Listening as Revolution

A Man Named Job/8 The truth in life is found in the ever renewing questions of the poor

by Luigino Bruni

published in Avvenire on 03/05/2015

logo Giobbe"... And I am not waiting for anybody: / Between four walls / Astonished of space / More than a desert / I am not waiting for anybody: / But he must come; / He will come, / if I resist, / To blossom not seen, / He will come all of a sudden, / When I least realize: / He will come almost pardon / Of what he makes die, / He will come to make me certain / Of his and my treasure, / He will come as a relief / Of my and his pains, / His whisper / Will come, perhaps it is already coming."

Clemente Rebora, Canti Anonimi (Anonymous Poems, English translation by Roberto Filippetti)

In people, communities, civilizations and faiths, there is a cycle that alternates between faith and ideology, religion and idolatry. At the beginning of the journey we are seduced by a voice that calls us: we believe, and we set out. But after travelling a certain stretch of the road, which is sometimes very long, we find ourselves almost always inside an ideology, if not idolatry. It is a most likely, perhaps inevitable outcome, because ideology and idolatry are natural products of faiths and religions. The honest and naked reading of the Book of Job – it comes as no surprise that it is in the middle of a Bible whose chief enemy is idolatry - is a powerful treatment of these serious diseases of religions, because it forces us to quit the answers that we have matured and acquired by hard work for the good part of our life in order to return, humble and true, to the first questions of youth.

We're getting to the centre of the Book of Job, in the midst of his nightly river ford (chapters 21 to 42). As we read on, we become increasingly aware that we do not possess the cultural categories that would be essential for truly understanding the radical and amazing author of this great book. We risk trivializing the dialogues between Job and his "friends", because the gap between the greatness of the words of Job and those of its partners in the conversation appears too wide to us. And so it escapes us that the positions of the "friends" were an expression of the highest theology of their time, as the author of the book and its first readers-listeners knew very well. Unlike it happens to most of us nowadays, in fact, the listeners of Job's poem would first identify with the theologies of the friends and not with the victim. The man on the pile of manure was the heretic. Therefore, the great revolutionary purpose of the book was to lead listeners to abandon their theology and their religion, or at least to try to put it in a deep crisis, and start walking towards a new idea of ​​God and justice.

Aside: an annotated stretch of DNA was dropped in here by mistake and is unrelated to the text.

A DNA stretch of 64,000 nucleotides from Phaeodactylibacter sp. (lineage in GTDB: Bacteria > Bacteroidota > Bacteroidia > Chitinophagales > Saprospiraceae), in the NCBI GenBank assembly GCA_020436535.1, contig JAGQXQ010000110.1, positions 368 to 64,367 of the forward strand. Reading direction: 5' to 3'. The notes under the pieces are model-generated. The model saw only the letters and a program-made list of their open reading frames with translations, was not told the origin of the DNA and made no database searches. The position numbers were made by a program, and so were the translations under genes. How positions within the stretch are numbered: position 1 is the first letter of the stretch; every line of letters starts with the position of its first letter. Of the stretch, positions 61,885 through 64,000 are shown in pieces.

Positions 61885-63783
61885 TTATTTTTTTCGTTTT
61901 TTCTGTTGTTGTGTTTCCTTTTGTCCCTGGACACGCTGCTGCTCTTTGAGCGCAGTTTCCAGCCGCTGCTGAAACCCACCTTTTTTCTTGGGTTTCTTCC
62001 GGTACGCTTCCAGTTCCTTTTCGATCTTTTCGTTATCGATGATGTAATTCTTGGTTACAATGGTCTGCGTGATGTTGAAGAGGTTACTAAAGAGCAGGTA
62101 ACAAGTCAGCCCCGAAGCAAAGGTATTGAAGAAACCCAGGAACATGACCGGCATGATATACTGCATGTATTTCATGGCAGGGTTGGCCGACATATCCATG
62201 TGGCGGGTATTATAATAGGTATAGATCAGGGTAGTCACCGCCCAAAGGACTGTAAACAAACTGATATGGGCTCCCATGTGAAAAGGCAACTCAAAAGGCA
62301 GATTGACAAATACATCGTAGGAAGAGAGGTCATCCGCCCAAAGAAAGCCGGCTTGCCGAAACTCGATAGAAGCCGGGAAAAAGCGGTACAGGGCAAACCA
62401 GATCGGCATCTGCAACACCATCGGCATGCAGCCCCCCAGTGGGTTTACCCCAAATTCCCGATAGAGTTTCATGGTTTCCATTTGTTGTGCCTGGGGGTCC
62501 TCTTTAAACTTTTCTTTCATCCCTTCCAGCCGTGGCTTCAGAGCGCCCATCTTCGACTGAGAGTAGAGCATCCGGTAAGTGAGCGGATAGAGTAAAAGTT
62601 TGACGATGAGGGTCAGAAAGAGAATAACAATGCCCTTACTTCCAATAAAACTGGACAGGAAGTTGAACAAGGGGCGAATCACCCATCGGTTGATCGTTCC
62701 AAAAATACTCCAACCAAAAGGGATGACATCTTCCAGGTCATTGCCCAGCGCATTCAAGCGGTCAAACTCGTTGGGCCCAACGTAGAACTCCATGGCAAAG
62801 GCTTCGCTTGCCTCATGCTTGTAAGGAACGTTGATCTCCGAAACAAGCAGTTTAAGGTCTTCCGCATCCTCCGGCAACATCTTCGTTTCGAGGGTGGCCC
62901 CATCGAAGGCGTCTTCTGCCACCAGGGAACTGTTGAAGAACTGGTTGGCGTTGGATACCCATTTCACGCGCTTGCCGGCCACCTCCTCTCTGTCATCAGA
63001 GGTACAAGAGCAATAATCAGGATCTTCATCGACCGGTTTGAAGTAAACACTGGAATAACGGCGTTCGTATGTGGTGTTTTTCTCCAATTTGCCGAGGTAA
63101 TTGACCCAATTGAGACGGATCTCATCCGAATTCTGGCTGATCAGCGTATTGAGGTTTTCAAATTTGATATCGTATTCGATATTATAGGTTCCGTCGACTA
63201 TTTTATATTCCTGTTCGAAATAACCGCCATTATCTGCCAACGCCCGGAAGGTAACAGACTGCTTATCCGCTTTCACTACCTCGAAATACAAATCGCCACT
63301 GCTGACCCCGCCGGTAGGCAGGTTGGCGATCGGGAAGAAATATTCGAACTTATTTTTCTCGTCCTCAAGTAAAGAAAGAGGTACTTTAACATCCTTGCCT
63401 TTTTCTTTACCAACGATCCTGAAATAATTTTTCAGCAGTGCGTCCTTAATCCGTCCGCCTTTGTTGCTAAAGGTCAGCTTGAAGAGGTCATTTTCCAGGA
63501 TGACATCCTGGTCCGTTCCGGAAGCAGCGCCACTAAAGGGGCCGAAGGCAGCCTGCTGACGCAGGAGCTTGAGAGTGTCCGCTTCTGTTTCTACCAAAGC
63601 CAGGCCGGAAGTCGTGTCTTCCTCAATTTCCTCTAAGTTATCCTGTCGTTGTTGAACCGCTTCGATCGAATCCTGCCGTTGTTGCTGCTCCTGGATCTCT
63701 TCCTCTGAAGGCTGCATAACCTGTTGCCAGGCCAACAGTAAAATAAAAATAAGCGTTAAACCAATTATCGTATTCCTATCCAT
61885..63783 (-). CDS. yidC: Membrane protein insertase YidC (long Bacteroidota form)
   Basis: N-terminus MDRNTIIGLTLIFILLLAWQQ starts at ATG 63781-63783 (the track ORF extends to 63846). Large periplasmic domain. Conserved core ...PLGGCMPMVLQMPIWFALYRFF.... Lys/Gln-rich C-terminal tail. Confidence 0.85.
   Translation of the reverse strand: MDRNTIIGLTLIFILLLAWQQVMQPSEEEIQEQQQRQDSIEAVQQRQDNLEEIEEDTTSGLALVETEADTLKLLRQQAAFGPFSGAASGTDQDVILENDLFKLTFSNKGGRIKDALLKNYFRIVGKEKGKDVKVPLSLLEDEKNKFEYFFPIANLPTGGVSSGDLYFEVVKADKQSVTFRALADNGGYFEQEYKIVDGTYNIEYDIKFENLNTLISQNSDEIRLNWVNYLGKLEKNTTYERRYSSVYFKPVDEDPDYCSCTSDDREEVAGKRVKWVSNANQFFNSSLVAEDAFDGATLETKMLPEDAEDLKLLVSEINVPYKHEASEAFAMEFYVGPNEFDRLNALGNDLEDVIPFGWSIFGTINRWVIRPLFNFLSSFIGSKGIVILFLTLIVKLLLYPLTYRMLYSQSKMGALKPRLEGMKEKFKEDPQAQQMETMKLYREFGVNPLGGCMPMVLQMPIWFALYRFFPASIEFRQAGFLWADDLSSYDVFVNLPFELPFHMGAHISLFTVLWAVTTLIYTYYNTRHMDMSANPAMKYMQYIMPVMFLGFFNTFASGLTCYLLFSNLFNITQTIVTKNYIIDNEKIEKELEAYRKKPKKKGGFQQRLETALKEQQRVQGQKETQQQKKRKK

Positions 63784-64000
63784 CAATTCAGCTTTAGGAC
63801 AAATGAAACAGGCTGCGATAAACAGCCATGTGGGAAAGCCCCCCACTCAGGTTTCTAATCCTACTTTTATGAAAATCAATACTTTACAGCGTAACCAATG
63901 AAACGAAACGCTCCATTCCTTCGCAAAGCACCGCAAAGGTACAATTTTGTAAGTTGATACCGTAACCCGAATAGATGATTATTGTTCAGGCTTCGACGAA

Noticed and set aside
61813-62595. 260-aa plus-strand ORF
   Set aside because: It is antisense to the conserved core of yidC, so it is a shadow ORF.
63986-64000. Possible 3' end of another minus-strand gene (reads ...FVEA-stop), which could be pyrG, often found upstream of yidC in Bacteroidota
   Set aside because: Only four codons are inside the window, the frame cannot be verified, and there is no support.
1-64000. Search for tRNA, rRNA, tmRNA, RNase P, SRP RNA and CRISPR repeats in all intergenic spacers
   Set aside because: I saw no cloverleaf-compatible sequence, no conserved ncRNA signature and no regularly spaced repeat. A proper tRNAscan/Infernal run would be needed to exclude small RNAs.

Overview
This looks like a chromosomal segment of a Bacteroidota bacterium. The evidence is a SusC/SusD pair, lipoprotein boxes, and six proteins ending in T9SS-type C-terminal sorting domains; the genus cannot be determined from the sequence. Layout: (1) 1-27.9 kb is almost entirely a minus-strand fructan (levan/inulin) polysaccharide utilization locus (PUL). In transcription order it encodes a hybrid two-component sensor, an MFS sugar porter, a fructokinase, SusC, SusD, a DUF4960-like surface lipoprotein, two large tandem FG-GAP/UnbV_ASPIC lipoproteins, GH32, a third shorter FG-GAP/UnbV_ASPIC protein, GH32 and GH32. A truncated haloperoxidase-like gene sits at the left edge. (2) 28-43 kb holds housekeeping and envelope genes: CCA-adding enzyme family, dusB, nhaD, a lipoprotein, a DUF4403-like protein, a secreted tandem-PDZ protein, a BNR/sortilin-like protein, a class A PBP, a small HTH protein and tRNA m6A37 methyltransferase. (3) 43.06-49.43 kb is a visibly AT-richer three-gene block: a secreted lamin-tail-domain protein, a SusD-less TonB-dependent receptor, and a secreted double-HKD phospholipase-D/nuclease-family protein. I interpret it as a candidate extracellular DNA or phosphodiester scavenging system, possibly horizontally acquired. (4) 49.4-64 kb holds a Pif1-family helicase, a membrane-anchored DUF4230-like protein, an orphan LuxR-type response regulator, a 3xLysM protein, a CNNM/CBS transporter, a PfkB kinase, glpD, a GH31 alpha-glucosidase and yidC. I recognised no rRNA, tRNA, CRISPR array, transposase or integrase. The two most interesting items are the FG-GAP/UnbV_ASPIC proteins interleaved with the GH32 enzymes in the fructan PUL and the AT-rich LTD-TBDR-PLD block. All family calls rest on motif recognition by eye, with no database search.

For us, today's readers, who know the whole Bible and maybe read it from the perspective of the Gospels, Paul, of humanism and modernity, it is almost impossible not to miss the dramatic tension of the story. To get into the heart of this book - and it is now time to do it - we should at least attempt a difficult and decisive operation: not to identify too quickly with Job without first having felt the failure of our answers to the questions that the many Jobs inhabiting the peripheries of our history send to us today. We can only grasp Job after realizing that our responses are radically inadequate and continue to "harass" the victims of our time. We cannot understand the questions of Job without realising the poverty of our responses. Job's friends are us. Here and now. And Job is always away and forgotten, sitting on the piles of manure that we continue to produce.